History of Chess - A Timeless Game
Chess is one of the most popular board games in the world today. It
involves two players, and requires strategizing and tactical planning.
The game of chess is not a modern invention, and there is a good deal of
controversy among chess historians regarding the true time and place of
the emergence of chess. Many countries claim to have invented it.
However, most historians trace its origins back to northern India or
Afghanistan sometime around 600 AD. The most common theory is that the
form of chess we play today evolved from a game called 'Chaturanga',
which was played in ancient India. Since the Arabic, Persian, Greek,
Portuguese and Spanish words for chess are derived from Chaturanga, it is
the most accepted view that chess originated in India. However, another
theory claims that chess evolved from a game of 'Xiangqi' that existed in
China in the 2nd century BC.
Regardless of its origin, chess eventually spread all over the world. In
so doing, it took on regional terms. When it entered the Islamic
countries, the names of the chess pieces were retained in their Persian
form, but the name of the game itself became 'Shatranj'. When the game
was introduced to Europe, chess terms were replaced by English words; the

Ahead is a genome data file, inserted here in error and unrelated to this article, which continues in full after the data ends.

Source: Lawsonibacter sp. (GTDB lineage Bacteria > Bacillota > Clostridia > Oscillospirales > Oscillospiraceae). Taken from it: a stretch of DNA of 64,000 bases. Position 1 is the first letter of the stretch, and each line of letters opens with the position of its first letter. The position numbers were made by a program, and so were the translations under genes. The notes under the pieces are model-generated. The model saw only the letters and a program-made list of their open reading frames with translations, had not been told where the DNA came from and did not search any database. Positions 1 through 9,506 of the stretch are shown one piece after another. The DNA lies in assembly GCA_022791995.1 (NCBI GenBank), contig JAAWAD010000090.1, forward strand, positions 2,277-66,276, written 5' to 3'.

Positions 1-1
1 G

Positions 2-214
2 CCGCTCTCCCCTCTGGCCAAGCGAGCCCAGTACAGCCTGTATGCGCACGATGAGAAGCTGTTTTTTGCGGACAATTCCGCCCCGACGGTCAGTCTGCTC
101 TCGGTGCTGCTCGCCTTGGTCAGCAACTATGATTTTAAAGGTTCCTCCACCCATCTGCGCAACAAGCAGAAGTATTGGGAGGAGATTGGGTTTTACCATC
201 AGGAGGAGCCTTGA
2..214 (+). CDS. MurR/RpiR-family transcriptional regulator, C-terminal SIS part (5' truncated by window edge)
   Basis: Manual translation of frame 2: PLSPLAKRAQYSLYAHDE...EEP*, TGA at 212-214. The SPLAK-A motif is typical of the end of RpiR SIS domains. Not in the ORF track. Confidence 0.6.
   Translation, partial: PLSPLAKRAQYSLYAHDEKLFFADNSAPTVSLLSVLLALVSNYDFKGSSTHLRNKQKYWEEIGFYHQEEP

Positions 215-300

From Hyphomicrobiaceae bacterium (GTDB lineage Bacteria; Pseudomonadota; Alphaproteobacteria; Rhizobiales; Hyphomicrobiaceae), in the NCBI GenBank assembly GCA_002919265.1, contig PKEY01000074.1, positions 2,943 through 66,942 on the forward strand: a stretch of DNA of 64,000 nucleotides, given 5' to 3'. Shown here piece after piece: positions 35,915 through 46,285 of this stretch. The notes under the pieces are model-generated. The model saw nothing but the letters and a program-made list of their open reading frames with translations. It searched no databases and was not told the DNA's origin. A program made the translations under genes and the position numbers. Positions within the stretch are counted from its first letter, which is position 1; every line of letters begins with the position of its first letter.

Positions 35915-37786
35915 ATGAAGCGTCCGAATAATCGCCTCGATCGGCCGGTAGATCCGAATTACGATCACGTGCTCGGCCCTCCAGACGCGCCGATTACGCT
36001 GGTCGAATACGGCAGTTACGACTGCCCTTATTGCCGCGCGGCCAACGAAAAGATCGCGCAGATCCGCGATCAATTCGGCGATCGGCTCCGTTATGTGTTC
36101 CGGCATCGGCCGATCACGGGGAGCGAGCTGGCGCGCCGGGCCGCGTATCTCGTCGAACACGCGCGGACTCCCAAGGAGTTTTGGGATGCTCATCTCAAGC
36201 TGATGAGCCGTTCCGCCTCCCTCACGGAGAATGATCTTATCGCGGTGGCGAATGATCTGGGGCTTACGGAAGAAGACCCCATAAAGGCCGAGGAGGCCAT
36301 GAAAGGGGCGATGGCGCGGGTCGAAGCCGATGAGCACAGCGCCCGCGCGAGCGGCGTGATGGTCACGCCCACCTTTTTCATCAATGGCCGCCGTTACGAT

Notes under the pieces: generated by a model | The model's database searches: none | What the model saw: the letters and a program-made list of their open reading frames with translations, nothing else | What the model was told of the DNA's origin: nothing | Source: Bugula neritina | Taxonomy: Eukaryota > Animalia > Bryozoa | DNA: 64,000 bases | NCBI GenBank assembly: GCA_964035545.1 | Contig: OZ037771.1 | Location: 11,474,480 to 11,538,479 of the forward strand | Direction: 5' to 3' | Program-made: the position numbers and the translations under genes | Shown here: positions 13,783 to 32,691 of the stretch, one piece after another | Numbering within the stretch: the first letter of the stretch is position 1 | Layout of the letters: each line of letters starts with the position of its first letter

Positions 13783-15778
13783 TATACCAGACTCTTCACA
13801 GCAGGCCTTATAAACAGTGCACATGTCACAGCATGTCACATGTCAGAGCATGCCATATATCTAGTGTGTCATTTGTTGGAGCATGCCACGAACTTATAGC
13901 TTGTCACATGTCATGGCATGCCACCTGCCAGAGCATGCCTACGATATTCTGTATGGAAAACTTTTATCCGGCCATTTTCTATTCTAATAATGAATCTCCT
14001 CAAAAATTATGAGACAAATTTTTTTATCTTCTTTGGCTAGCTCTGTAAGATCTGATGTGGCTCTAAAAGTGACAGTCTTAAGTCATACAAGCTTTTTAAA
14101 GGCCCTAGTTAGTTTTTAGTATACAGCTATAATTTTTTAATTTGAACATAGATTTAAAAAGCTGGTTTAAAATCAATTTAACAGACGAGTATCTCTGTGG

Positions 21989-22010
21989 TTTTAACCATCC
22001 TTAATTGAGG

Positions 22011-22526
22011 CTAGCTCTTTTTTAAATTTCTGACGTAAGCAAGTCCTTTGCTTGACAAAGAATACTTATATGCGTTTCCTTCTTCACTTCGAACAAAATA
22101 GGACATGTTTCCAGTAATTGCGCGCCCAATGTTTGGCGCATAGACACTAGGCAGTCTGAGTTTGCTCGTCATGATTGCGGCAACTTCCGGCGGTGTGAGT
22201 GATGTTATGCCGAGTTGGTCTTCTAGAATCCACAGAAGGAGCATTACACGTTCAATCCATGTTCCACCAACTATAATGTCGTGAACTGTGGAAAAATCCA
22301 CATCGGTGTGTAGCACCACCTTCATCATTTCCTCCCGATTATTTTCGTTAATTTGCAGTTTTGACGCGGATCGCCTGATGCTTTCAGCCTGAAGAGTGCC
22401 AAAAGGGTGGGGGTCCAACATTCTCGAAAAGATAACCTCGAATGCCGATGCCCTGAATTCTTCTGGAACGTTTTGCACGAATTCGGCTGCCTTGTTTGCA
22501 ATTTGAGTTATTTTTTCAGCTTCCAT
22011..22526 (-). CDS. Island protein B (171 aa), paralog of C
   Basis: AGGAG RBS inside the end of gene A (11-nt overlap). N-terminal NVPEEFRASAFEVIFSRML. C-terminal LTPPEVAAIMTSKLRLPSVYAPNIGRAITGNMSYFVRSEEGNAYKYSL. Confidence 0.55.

'Shah' became 'King', the 'Begum' became 'Queen', for example.
The entrance of chess into Europe was marked by the enhancement of the
powers of the 'Queen' piece. Early on in European chess, the pieces had
very limited movement. The Bishop could move forward only by jumping two
steps diagonally, and the Queen could move only one step forward
diagonally. Pawns could move just one space at a time during the first
move instead of the customary two steps on the first move that we see
today. There was no castling, either. By the late 15th century, the
modern rules for the basic moves of the pieces had been added--Pawns
could move two squares on their first move, Bishops could move as they do
nowadays, and the Queen became the most powerful of all the pieces. The
current rules were finalized in the early 19th century.
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